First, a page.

[email protected] for Psychologists
In 1993, as a direct extension of its influential seminars, ISHK founded a distance learning program for a psychologists under the direction of Dr. Charles Swencionis of the Albert Einstein College of Medicine.
In 1995, ISHK founded its own imprint, Malor Books to publish or re-publish significant works in the fields of health, psychology, education, cross-cultural studies, and spirituality.
Challenges for the New Century: 2000- the present
In 1998, ISHK founded the second of its own imprints, Hoopoe Books, to publish an award-winning series of children’s books by Idries Shah. Building on this platform, ISHK began the Share Literacy program in early 2000 to provide these books to more than 750,000 underserved children across the U.S. The literacy program was expanded in subsequent years to provide bilingual editions of the books to children in the war-torn countries of Afghanistan and Pakistan where many of these teaching stories originated, and most recently to the growing numbers of Refugee Children in camps and community centers around the world.
In 2009, Hoopoe Books published the All About Me series for adolescents and young adults ages 12-18 to help them understand what is going on with their development, how these changes impact their feelings and behavior, and how they can take the fullest advantage of this important time in their lives.
The Human Journey
In 2005-2006, ISHK began an exciting new project to provide essential information about humanity’s evolution, its origins in Eastern Africa and the Middle East to the present day, with an eye to the future. The Human Journey website covers the significant stages of humanity’s development and examines the challenges we face to ensure a sustainable human future.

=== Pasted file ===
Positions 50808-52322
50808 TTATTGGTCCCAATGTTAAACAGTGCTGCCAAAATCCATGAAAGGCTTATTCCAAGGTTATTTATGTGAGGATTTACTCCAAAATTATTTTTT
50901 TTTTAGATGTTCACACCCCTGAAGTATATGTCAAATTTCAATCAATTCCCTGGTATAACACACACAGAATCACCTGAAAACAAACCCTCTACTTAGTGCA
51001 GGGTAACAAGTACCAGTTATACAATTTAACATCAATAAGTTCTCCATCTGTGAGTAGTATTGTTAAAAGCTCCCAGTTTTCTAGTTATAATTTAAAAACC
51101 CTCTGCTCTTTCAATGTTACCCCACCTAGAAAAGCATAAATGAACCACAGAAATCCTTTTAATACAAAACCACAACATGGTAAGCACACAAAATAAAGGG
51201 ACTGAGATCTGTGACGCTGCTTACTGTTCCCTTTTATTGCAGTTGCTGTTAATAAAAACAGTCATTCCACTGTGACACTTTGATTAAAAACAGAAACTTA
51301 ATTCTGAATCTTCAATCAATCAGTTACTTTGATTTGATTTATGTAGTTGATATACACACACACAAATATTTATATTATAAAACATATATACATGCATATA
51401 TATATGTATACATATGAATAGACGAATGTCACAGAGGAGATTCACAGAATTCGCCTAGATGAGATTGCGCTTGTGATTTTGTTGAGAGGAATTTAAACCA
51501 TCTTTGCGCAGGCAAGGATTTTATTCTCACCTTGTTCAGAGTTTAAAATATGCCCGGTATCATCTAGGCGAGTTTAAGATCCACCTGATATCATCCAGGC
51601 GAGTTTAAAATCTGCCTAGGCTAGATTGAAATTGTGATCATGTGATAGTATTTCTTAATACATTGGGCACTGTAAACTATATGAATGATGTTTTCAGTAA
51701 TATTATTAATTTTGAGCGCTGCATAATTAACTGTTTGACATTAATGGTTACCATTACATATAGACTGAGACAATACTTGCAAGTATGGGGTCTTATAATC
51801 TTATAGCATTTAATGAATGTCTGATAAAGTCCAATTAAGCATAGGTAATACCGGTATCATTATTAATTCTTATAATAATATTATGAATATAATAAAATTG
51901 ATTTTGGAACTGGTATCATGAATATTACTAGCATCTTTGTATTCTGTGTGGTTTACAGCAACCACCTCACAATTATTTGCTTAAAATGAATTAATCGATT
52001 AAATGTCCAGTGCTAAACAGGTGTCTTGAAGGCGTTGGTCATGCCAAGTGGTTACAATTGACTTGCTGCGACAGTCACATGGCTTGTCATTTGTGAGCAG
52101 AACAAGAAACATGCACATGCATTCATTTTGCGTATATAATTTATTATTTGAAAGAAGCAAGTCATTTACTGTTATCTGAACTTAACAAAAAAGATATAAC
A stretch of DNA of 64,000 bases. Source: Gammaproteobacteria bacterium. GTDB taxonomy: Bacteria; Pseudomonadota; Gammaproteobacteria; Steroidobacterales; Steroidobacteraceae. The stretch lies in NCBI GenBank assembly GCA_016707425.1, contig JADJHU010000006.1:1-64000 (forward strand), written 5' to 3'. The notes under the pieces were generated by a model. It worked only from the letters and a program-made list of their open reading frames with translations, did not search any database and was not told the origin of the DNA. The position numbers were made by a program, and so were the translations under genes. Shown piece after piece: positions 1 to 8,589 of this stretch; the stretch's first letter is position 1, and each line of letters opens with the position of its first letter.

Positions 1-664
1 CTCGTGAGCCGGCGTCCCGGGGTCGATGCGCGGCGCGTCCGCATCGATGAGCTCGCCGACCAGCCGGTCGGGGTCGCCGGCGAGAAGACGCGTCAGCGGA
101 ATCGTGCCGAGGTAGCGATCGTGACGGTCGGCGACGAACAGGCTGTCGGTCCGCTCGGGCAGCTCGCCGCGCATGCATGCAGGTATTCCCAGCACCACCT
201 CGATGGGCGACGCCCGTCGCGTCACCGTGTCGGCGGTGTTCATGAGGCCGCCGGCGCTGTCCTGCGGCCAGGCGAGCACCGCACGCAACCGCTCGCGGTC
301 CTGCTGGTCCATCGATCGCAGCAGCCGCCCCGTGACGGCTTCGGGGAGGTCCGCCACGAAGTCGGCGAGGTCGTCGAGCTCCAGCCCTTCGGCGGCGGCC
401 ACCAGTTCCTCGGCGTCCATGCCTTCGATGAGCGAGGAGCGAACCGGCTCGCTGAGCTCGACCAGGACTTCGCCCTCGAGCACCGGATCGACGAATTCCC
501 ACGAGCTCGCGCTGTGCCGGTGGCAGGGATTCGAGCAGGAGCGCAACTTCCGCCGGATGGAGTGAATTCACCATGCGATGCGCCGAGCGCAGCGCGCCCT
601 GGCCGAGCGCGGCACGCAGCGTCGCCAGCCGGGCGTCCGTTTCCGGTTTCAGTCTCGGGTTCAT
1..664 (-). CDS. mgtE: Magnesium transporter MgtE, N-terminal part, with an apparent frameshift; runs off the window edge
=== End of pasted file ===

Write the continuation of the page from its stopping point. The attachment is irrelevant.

The Core of Early Christian Spirituality: Its Relevance to the World Today
In April 2006, as part of the Human Journey project, ISHK sponsored a one-day symposium, bringing together leading researchers in this field to present some of the latest discoveries and their implications for contemporary spirituality. See details.
First published in the 1970s, this ISHK publication posed questions of continued relevance for our current moment.
Get the best of the health advice from ISHK’s decade-long publication, The Mind/Body Health Newsletter, that bridges the gap between mind and body, research and practice
ISHK Response to 9/11
The events of September 11, 2001 and its aftermath exposed the consequences of a mental system designed to overact to dramatic events and rush to “fight/flight,” with people from different parts of the world failing to understand each other. ISHK responded by highlighting classic studies of brainwashing: the inherent susceptibility of the human mind to change under pressure, and works highlighting the rich cultures and contributions to humanity from the regions of Afghanistan, Central Asia, and the Middle East. As a framework for developing a broader, more flexible perspective in this difficult time, we offered this excerpt from the writings of Afghan-born writer Idries Shah: “The Basic and the Unfamiliar Human Community.”
ISHK Book Service
From its inception, ISHK began assembling what may now be the most comprehensive and authoritative list of published works addressing the important questions of who we are, how we got here, and who we might become. The ISHK Book Service was formed in 1972 as a central source for this literature and became the sole US distributor of the works of Idries Shah.
Though we no longer sell books directly, our unprecedented list of recommended reading remains available through one or more of these sources: